What a disaster. Legitimate solar power developers cannot get access to government lands because start-up and/or incompetent companies and individuals, along with an investment bank, beat them to the Interior Department's bureaucracy, a bureaucracy that handed out rights willynilly with a too small of a staff and too few resources available to properly screen out the best and worst applicants. As a result, the government has managed to gridlock the sun. Unbelievable.

Thus, it could easily be ten years from the time that Congress authorized the program in 2005 to the time we finally get any energy flowing. The incompetence is overwhelming. Wasted time, wasted government taxpayer money spent on administrating a failure of a program, and stranded natural resources sitting in prime solar energy territory.

And probably nobody, either in the Interior Department or those sitting on the Congressional committees responsible for implementing these plans, will face an consequences for this failure. They are all complicit in giving away government and taxpayer assets and getting nothing in return. It is a modern version of highway robbery. As with most every government programs, there are lots of people in charge, from the President (in this case, Bush) to Congress to Interior Department leaders but no one is responsible for this failure of a program. As a result, our dependency on fossil fuels and foreign energy sources continued to grow since 2005 with no progress made to change that trend.

Several steps are desperately needed to help ensure that this type of failure happens less frequently when it comes to government oversight and project management:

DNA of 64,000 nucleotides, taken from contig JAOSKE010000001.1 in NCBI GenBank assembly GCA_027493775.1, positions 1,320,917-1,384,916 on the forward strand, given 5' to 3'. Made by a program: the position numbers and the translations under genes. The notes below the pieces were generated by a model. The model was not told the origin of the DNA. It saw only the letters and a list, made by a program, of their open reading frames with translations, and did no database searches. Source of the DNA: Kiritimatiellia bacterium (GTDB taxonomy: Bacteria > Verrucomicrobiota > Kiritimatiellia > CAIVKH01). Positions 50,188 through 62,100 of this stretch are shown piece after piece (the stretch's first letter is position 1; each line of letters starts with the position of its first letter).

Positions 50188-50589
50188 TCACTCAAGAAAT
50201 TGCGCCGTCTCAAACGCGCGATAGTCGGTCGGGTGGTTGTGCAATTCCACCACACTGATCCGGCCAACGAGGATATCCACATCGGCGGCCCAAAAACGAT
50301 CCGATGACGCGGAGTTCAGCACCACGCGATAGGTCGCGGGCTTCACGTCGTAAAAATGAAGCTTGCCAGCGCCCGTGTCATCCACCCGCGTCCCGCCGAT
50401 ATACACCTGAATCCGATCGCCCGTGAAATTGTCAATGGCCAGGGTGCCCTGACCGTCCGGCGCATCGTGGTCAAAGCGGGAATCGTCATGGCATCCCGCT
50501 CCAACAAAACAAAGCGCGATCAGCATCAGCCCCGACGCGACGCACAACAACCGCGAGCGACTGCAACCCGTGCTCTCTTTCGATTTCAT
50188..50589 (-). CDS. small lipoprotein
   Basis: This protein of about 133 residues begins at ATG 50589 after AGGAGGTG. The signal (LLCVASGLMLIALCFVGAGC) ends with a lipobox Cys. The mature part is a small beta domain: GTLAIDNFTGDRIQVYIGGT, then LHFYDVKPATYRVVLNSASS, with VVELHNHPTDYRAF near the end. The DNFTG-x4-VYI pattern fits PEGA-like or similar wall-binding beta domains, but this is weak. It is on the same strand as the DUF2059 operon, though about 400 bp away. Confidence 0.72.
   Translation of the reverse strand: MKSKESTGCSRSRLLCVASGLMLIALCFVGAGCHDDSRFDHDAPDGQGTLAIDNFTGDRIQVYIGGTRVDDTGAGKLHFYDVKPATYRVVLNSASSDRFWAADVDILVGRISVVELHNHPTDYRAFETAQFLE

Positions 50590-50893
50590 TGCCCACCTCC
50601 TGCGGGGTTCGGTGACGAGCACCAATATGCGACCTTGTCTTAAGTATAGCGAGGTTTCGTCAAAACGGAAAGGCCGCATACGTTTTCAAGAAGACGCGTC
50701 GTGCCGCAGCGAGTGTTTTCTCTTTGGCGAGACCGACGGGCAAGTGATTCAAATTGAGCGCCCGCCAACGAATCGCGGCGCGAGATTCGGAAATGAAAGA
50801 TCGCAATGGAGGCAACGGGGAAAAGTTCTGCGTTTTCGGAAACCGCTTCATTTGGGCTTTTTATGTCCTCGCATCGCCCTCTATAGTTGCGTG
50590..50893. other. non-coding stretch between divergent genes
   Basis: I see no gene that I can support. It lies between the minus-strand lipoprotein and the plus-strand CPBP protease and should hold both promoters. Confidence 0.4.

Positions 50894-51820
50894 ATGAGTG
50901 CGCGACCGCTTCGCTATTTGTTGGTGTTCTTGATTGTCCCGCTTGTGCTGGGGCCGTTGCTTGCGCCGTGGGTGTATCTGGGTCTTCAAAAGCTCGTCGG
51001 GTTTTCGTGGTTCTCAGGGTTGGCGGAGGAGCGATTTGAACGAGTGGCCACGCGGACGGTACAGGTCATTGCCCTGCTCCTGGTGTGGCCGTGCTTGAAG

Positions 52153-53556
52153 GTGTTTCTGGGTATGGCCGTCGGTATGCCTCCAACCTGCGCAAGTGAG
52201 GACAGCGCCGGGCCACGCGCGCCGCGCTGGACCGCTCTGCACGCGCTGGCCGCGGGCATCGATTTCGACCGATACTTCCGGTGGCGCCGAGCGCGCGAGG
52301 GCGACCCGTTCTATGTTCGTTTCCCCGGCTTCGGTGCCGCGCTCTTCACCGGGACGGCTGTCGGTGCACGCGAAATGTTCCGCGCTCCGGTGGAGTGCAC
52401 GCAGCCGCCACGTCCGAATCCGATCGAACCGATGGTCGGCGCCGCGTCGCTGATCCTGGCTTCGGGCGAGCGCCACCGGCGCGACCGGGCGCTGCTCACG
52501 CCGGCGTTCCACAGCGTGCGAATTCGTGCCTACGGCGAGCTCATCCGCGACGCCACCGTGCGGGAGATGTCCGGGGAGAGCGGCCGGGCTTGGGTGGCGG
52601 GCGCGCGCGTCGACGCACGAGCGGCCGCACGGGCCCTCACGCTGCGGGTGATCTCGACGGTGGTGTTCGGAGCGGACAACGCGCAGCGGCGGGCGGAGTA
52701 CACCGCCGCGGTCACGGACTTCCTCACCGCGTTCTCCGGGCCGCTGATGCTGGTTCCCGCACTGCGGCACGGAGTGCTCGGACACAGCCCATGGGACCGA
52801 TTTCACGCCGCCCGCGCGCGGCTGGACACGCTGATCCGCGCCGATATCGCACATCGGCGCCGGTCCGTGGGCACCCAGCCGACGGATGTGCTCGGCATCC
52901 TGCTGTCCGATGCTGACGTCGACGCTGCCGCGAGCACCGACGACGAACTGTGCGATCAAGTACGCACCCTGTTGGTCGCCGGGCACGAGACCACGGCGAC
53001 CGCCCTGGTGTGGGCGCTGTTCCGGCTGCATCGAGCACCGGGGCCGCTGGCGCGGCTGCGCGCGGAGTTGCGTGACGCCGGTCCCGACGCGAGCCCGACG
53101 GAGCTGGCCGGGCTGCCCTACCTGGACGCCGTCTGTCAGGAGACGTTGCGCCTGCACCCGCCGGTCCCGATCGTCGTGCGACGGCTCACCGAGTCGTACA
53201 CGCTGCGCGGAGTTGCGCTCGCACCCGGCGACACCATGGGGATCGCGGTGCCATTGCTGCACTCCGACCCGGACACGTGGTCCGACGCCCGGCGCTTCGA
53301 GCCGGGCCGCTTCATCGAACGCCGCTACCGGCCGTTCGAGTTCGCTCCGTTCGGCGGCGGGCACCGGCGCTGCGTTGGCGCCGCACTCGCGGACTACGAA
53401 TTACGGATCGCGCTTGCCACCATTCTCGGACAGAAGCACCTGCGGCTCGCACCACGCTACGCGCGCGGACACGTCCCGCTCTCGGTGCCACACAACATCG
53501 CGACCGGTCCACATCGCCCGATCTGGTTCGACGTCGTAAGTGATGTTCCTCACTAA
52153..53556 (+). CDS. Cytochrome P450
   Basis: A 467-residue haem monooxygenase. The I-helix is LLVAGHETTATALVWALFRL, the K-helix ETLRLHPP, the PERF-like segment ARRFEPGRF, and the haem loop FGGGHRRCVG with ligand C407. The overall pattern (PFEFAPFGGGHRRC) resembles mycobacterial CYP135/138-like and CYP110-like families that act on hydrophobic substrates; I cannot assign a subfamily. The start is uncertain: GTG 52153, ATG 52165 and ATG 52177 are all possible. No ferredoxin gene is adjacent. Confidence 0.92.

- Step 1 would significantly downsize the overall size of the Federal government over a five year period, resulting in fewer but more important projects being undertaken by the Federal government, projects that are hopefully managed better. This focus on fewer but more important programs would force down accountability to lower levels of government. This downsizing would make it clearer who was both in charge and responsible since the red tape and previous bureaucracy would be gone and the hiding places from responsibility would disappear. Failure in this new era of accountability would result in severe career consequences, much like it does in the private sector.

- Step 2 would institute a policy that would remove Congressional members from their committee posts if they and their committee did not fulfill the responsibilities of that committee. This would have resulted in politicians being replaced on the Interior Department committee or subcommittees that should have stayed on top of this solar project to ensure that taxpayer assets were not wasted and stranded and we actually got some solar power benefit form our public lands.

- Step 3 is the most important step. What is needed is the development of a sane, rationale and doable national energy strategy and policy based on fact and reality, not politicians' focus on getting re-elected or satisfying those lobbyists who can get them re-elected. One reason why this solar project on Federal lands program failed is that it is a standalone tactic, it is not a tactic within an overall strategic plan. Develop the overall strategic plan and philosophy and then develop the tactical plan underneath the strategy, complete with deadlines and deliverables. Then you can manage the strategic plan and tactics together, identifying and remedying problems sooner since they pose a risk to attaining the overall strategic goal. It is not hard, companies in the private sector do it all the time to survive. Government rarely does it, usually resulting in failed laws and disappointing outcomes.

Ain't no sunshine when she's gone, ain't no sunshine being turned into cheap, domestic and clean energy when strategic planning is gone and replaced by political class incompetence. Grid locking the sun, who would have thought that possible?